Well, thank goodness I have an unhealthy addiction to Twitter (Ummm…Cornelius Minor just started following me last night. I’m going to need to step up my game. Significantly).  Years ago, it was Pinterest, but that was back when I had time to scroll and save ‘Best Brunch Recipes to Feed a Hangry Crowd’ and ’19 Ways to Burn Booty Fat’ (not to say I couldn’t still use both).

My scrolling these days, however, is far more literary in focus and professional in nature (19 Ways to Burn Booty Fat for Educators – Conferring as Cardio). Seriously though, Twitter has led me to countless quick write topics, mentor text ideas, blogs to follow, inspirational quotes, professional development opportunities, booklists, laughs, collegial exchanges, and pedagogical articles to stretch my practice. #TrachersWin, #LoveToLearn, #StrongThumbs, #TwitterScrollingSavesLives.

A few days back, Penny Kittle posted this photo:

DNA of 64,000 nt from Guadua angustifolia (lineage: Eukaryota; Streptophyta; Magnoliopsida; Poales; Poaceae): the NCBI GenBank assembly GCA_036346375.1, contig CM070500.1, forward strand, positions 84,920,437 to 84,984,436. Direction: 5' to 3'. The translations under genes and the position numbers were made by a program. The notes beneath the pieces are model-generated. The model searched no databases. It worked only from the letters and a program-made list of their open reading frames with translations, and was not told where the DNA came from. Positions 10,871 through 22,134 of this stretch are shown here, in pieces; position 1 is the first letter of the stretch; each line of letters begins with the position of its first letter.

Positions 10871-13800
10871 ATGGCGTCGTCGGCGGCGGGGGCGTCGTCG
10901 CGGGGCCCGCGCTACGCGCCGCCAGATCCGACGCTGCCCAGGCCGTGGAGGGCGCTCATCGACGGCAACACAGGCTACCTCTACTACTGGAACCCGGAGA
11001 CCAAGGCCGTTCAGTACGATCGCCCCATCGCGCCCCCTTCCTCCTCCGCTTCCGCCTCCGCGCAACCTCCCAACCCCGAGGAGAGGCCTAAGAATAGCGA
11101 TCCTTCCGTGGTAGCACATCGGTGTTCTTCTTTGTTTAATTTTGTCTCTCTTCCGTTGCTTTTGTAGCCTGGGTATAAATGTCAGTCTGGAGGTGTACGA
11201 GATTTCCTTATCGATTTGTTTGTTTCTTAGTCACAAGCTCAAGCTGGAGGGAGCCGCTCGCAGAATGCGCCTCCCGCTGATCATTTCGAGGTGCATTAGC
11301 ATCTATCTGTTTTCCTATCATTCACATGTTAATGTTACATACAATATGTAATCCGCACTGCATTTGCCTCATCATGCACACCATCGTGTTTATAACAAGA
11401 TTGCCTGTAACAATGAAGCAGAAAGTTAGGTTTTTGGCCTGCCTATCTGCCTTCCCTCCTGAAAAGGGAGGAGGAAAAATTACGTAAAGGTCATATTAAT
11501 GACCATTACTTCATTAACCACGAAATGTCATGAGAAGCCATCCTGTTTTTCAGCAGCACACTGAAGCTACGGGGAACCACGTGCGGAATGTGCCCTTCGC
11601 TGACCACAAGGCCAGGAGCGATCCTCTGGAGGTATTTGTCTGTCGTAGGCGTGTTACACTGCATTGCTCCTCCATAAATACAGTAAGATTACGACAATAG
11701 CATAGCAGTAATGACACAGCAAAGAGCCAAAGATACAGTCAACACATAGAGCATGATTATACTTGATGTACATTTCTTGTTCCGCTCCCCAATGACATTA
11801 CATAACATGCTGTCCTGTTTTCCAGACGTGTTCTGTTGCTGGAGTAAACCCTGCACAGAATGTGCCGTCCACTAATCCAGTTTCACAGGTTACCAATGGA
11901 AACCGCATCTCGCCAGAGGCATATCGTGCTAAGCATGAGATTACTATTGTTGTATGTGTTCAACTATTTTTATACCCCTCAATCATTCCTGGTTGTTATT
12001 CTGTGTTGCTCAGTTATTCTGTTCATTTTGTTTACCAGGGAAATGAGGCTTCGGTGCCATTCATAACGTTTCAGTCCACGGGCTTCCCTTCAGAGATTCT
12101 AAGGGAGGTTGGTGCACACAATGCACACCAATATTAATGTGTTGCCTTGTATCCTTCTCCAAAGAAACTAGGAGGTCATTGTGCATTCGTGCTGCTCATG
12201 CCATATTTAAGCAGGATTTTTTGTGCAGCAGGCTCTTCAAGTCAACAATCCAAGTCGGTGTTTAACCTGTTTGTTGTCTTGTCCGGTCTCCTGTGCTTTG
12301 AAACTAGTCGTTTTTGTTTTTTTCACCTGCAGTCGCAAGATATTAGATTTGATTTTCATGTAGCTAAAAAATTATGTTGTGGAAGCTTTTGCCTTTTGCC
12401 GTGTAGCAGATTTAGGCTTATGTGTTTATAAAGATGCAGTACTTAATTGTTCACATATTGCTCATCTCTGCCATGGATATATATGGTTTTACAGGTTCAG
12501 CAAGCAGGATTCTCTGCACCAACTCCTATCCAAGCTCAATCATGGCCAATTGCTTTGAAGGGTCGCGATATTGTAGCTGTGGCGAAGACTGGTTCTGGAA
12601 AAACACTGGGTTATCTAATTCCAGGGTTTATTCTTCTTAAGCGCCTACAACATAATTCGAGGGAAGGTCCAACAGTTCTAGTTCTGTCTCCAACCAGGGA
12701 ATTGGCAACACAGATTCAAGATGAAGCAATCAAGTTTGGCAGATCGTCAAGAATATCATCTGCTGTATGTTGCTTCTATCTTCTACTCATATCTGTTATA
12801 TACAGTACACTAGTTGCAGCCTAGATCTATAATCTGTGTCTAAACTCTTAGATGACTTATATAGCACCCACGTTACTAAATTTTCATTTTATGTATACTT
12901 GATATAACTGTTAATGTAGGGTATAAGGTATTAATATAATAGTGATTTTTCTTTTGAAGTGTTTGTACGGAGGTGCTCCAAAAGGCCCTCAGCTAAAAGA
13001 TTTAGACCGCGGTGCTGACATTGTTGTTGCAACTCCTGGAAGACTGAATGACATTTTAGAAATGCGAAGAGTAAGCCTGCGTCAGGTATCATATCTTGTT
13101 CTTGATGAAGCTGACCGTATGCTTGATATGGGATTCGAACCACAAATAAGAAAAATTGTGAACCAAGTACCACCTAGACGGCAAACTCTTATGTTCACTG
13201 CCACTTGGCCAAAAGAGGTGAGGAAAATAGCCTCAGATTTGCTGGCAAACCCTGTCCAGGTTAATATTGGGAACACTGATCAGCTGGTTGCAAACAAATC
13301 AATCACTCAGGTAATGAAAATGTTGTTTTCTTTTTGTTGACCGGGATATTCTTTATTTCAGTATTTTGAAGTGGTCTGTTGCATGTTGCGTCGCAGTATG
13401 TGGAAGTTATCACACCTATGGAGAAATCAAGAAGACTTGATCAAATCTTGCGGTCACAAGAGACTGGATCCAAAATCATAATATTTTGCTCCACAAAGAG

I quickly screenshotted the image to replicate in my room. This visual reminder of where we’re headed (another book and/or a swing toward spring) will provide the push forward we need. Get it on the wall!

My students needed something to set their sights on, so I asked them to take a look at their ‘I Want to Read List’ and choose what their next reading would be. This wouldn’t just be a goal to finish our current texts, but would also give us something to look forward to.

I encouraged students to take this as an opportunity to challenge themselves outside what they have been consistently reading, either in complexity or genre, and select a book they were excited to get their hands on.